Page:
I recently had the great pleasure of interviewing the holistic psychiatrist Anna Yusim. Anna has a private practice in New York and is the author of the book Fulfilled: How the Science of Spirituality Can Help You Live a Happier, More Meaningful Life.
This was one of the favorite interviews I’ve done, because Anna really got into how our intuition can make us better parents. According to Anna, intuition is the divine part of all of us, our capacity to tap into our soul which is what connects us to everyone else. Cultivating and tapping into our intuition can make our lives work better, lead to fewer unexpected speed bumps, and even allow us to experience more happiness.
Our conversation was wide-ranging, from the difference between instinct and intuition to Anna’s semi-psychic moment with a priest… but the part of our conversation I found most moving was the idea that you can “hold space” for the future version of your child. This intrigued me and also seemed to run counter to so much pop psychology today that encourages us to always “be in the present moment.”
Isn’t thinking about the future just another form of worrying?
Not so, Anna said, if you consider the future self as already co-existing with the self that currently exists. This brain-trippy idea has actually been studied by quantum physicists for some time (Anna and I both geeked out over Lynn McTaggart’s excellent book The Field, which explores much of the science behind these ideas).
Meeting the future self
So how do we get into this figurative time machine and start hanging with this future version of our self – or our child’s self?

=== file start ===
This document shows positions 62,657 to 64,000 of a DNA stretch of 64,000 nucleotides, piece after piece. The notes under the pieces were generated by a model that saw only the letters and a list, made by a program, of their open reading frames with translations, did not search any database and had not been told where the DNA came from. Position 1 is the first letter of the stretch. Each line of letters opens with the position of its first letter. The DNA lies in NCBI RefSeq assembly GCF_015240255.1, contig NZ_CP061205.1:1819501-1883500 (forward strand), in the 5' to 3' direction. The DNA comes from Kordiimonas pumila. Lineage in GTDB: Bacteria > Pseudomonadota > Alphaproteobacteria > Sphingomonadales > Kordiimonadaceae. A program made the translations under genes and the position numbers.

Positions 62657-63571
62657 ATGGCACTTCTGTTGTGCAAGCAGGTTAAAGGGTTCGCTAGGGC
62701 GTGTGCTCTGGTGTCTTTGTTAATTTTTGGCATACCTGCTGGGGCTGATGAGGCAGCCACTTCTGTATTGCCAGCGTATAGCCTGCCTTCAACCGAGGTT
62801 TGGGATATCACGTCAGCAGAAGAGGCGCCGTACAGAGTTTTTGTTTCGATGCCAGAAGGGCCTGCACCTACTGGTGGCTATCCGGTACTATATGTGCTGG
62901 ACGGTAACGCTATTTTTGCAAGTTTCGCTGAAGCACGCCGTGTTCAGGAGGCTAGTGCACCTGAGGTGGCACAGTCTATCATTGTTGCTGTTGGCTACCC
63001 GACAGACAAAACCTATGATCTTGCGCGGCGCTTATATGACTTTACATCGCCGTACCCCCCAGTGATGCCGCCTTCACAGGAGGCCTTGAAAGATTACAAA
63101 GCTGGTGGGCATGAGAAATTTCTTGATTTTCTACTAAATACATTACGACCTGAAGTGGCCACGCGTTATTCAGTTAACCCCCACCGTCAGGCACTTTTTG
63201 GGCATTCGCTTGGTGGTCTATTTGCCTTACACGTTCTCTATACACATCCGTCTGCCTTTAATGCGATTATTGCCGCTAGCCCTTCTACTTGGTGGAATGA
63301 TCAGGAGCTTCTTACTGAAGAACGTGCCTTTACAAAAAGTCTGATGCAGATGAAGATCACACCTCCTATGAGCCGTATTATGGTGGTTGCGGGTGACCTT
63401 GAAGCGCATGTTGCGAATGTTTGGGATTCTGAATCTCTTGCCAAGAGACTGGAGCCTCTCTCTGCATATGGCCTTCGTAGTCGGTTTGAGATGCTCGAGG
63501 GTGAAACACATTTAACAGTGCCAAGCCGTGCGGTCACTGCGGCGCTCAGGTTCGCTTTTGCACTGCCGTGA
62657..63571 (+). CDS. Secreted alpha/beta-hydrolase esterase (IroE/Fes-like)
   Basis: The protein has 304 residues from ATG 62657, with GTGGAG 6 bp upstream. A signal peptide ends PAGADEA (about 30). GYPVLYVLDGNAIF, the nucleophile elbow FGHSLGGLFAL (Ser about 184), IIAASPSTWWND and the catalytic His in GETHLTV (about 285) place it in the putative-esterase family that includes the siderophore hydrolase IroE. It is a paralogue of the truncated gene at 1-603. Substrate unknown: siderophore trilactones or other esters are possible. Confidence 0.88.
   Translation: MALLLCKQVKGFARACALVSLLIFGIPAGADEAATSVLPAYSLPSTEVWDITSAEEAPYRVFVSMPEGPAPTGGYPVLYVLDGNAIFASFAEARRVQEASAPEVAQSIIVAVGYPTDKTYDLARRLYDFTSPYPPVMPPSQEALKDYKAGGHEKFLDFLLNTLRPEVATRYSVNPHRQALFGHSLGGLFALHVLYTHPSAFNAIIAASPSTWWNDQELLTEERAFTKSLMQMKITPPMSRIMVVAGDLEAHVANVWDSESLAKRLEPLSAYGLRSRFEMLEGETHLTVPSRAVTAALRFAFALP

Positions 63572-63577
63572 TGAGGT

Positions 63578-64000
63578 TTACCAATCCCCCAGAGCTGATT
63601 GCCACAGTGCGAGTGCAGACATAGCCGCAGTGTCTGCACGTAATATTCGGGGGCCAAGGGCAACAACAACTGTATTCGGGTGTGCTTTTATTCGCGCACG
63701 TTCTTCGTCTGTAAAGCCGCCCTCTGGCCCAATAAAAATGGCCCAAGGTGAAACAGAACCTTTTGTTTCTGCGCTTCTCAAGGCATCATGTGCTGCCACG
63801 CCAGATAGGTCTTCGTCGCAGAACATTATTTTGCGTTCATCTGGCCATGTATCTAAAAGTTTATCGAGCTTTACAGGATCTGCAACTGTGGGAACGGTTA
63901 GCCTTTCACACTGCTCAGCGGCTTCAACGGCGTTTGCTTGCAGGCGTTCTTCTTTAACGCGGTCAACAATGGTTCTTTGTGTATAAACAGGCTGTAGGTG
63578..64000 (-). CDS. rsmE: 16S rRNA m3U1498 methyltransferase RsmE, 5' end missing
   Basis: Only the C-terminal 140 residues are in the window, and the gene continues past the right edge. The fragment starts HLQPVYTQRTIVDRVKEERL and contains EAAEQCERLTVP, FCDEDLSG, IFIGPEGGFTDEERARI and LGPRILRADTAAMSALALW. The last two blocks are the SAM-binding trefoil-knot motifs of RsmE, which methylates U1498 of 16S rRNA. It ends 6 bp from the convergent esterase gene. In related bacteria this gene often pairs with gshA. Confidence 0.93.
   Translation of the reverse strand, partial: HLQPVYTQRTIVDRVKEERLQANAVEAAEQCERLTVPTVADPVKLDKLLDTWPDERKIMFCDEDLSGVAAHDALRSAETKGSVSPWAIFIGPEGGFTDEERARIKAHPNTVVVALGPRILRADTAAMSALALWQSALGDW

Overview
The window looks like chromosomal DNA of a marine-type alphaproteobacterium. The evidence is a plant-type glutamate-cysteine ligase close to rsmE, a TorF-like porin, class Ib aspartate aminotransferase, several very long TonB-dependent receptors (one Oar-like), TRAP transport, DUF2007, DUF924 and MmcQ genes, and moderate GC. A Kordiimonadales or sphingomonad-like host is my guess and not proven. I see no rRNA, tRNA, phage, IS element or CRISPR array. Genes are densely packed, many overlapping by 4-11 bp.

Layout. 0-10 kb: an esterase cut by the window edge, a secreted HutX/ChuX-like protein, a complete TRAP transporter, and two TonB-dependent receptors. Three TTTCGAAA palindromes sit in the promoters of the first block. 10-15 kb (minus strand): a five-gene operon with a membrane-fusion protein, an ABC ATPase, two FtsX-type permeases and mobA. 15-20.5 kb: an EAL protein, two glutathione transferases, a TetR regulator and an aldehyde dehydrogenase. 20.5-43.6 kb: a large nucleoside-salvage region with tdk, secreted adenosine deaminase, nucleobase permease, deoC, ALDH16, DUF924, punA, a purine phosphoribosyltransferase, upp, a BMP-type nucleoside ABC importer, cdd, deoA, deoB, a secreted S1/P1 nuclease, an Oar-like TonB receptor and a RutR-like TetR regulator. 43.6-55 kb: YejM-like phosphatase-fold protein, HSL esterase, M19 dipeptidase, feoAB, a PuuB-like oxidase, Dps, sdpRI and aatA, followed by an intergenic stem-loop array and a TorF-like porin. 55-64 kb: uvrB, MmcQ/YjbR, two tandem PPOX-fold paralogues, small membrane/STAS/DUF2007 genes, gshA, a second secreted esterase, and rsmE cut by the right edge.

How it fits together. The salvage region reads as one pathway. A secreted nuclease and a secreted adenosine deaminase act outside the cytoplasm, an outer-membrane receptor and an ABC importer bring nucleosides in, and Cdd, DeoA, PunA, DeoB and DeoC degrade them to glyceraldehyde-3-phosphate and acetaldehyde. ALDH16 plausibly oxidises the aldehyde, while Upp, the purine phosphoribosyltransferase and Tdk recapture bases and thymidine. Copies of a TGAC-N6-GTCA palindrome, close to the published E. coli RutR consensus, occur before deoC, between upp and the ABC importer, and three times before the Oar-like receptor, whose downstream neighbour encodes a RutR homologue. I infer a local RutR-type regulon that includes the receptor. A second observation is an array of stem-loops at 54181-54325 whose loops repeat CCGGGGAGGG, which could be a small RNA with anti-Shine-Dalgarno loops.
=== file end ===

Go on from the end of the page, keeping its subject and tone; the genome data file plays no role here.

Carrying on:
The first step is to stop giving energy to negativity. When we’re worried about our children, sometimes it seems like troubling thoughts just come unbidden, and unfortunately it’s all too easy to fall into a negative feedback loop of worry and rumination. When that happens, Anna suggests, take a deep breath into your body to ground yourself.
Then, allow yourself to think and feel the positive outcome you’re hoping for. For example, if your child is doing poorly in a particular subject at school, and you’re genuinely worried they might fail, just work on picturing and feeling the better outcome of your child doing well.
You can start by spending as little as one minute each day asking: What will it feel like for my child to excel and love a particular subject in school? How will I feel as a parent when this happens? As Anna explains, instead of “believing” our children can’t excel in certain areas, we can create and hold space for the future version of our child who is capable of meeting these challenges. In fact, as Anna explains, many frontier scientists who study metaphysics and quantum mechanics believe that this future self and present self are actually co-existing in some as-yet undiscovered plane at the same time. Is your mind blown yet?? Mine was! I highly recommend listening to this interview if you want to hear Anna delve into some fascinating research that shows this phenomenon of “time slippage” can actually be demonstrated and replicated in scientific laboratories.
So, whenever your thoughts begin to go down the road of negativity, keep in mind that “the more you envision something, the greater it becomes.” It’s true that it’s often easier said than done to simply “think positively.” But making the effort to visualize good, positive outcomes can pay enormous dividends for both you and your child. You may be surprised to meet your child’s future self sooner than you think.
Anna Yusim, MD is a Manhattan-based psychiatrist on the Clinical Faculty at Yale Medical School and is the best-selling author of Fulfilled: How the Science of Spirituality Can Help You Live a Happier, More Meaningful Life. She is our featured guest on the Parenting Today video series. Watch the full episode here as she discusses how to tap into your soul’s intuition.